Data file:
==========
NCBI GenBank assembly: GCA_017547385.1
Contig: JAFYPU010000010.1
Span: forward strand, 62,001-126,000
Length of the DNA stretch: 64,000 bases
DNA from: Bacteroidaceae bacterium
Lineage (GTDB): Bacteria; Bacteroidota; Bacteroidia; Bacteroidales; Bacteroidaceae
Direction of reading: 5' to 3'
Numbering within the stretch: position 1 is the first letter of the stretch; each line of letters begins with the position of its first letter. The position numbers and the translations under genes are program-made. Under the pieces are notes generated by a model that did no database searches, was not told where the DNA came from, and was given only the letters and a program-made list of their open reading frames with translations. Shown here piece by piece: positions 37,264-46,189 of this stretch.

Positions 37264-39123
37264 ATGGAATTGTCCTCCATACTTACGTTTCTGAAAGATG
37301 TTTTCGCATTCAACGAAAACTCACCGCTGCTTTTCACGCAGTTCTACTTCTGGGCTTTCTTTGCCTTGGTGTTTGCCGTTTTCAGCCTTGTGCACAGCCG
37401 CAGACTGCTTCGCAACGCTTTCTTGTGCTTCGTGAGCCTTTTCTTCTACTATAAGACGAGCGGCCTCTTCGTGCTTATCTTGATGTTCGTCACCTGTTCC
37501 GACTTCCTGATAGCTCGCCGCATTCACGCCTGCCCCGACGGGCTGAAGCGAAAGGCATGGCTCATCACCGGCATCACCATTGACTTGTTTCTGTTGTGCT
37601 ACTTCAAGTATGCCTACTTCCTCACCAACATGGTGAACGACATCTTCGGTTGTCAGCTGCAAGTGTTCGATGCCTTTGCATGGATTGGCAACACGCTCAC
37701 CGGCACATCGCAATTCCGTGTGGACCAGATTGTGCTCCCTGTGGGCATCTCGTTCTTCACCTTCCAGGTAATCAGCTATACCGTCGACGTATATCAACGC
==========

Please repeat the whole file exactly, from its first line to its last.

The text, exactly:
NCBI GenBank assembly: GCA_017547385.1
Contig: JAFYPU010000010.1
Span: forward strand, 62,001-126,000
Length of the DNA stretch: 64,000 bases
DNA from: Bacteroidaceae bacterium
Lineage (GTDB): Bacteria; Bacteroidota; Bacteroidia; Bacteroidales; Bacteroidaceae
Direction of reading: 5' to 3'
Numbering within the stretch: position 1 is the first letter of the stretch; each line of letters begins with the position of its first letter. The position numbers and the translations under genes are program-made. Under the pieces are notes generated by a model that did no database searches, was not told where the DNA came from, and was given only the letters and a program-made list of their open reading frames with translations. Shown here piece by piece: positions 37,264-46,189 of this stretch.

Positions 37264-39123
37264 ATGGAATTGTCCTCCATACTTACGTTTCTGAAAGATG
37301 TTTTCGCATTCAACGAAAACTCACCGCTGCTTTTCACGCAGTTCTACTTCTGGGCTTTCTTTGCCTTGGTGTTTGCCGTTTTCAGCCTTGTGCACAGCCG
37401 CAGACTGCTTCGCAACGCTTTCTTGTGCTTCGTGAGCCTTTTCTTCTACTATAAGACGAGCGGCCTCTTCGTGCTTATCTTGATGTTCGTCACCTGTTCC
37501 GACTTCCTGATAGCTCGCCGCATTCACGCCTGCCCCGACGGGCTGAAGCGAAAGGCATGGCTCATCACCGGCATCACCATTGACTTGTTTCTGTTGTGCT
37601 ACTTCAAGTATGCCTACTTCCTCACCAACATGGTGAACGACATCTTCGGTTGTCAGCTGCAAGTGTTCGATGCCTTTGCATGGATTGGCAACACGCTCAC
37701 CGGCACATCGCAATTCCGTGTGGACCAGATTGTGCTCCCTGTGGGCATCTCGTTCTTCACCTTCCAGGTAATCAGCTATACCGTCGACGTATATCAACGC